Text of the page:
Top : Molecular Biology : DNA : Southern Blotting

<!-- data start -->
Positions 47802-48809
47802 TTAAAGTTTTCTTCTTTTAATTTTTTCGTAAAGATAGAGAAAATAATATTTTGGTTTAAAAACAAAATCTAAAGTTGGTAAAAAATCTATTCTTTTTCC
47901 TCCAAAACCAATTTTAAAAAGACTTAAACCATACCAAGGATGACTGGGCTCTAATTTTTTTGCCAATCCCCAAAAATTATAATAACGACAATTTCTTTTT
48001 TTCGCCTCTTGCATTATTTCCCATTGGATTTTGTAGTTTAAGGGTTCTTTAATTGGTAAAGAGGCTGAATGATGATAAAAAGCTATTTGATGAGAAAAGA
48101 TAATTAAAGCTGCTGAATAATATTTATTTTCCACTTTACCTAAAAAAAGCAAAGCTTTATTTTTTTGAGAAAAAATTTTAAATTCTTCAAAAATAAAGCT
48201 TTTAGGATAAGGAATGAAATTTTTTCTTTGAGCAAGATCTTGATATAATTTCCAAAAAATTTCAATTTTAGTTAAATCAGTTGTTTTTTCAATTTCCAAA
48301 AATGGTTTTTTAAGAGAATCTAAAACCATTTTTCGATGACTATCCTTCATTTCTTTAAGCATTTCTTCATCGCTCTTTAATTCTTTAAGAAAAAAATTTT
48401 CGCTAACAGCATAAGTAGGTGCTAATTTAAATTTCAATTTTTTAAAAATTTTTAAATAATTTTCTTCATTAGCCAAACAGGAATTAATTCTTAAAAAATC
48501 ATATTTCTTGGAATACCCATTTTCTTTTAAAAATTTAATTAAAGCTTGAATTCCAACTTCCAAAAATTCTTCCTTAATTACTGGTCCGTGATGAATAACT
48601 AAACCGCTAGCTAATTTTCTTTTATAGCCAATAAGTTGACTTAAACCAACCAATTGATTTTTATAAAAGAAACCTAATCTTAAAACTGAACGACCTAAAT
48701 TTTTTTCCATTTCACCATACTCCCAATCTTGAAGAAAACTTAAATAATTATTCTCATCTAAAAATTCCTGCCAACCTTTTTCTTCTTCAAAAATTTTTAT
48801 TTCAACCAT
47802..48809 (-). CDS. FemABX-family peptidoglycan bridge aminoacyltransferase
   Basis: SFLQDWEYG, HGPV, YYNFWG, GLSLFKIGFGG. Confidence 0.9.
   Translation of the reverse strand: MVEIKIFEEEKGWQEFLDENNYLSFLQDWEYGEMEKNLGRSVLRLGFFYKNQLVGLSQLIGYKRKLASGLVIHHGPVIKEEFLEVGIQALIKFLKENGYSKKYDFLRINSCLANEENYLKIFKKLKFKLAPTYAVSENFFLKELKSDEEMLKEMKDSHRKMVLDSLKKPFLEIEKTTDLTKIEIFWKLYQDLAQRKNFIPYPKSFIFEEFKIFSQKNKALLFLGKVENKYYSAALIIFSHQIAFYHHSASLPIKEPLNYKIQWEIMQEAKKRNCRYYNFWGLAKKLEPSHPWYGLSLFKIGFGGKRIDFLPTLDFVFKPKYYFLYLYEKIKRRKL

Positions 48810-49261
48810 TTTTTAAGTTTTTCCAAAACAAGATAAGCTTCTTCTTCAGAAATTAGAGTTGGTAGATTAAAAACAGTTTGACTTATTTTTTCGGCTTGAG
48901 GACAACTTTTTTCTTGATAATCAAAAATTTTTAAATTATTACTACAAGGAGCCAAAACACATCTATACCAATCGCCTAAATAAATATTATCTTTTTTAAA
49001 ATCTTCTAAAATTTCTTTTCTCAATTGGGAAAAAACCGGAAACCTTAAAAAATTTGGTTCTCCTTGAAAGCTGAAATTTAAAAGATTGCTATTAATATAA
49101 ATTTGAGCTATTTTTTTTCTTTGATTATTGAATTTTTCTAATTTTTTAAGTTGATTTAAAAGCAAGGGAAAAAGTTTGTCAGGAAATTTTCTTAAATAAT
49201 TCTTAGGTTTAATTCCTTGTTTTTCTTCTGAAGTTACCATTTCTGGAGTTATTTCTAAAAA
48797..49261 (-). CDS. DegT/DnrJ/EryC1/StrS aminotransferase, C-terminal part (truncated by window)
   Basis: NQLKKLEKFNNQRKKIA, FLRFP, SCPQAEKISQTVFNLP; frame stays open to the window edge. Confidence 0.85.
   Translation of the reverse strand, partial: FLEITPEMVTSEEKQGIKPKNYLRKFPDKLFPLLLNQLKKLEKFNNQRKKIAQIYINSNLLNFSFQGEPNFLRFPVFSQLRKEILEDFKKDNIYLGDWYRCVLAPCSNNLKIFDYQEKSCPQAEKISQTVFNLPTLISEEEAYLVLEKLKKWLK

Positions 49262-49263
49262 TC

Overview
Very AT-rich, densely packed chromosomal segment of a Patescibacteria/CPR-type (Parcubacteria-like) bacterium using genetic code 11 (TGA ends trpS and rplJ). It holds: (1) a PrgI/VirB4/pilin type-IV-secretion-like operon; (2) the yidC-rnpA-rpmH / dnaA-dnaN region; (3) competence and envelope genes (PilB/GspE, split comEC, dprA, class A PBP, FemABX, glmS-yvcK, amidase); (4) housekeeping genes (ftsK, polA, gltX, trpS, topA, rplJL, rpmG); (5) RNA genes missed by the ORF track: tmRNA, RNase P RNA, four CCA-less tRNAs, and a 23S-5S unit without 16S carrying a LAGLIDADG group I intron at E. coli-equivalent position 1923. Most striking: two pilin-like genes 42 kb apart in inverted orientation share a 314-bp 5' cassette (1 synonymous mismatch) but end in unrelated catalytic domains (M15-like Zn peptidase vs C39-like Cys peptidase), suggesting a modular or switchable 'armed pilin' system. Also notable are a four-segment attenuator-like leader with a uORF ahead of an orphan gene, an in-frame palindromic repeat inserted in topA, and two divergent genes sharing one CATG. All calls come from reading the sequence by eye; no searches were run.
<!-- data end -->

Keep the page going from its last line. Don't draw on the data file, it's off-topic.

Summary: Southern blotting was named after Edward M. Southern who developed this procedure at Edinburgh University in the 1975. It allows investigators to determine the molecular weight of a restriction fragment, to measure relative amounts in different samples and to locate a particular sequence of DNA within a complex mixture. DNA (genomic or other source) is digested with a restriction enzyme and separated by gel electrophoresis and transferred from an agarose gel onto a membrane which is then incubated with a probe which is single-stranded DNA. This probe will form base pairs with its complementary DNA sequence and bind to form a double-stranded DNA molecule. The probe is labeled before hybridization either radioactively or enzymatically (e.g. alkaline phosphatase or horseradish peroxidase). Finally, the location of the probe is detected by directly exposing the membrane to X-ray film or chemiluminescent methods.


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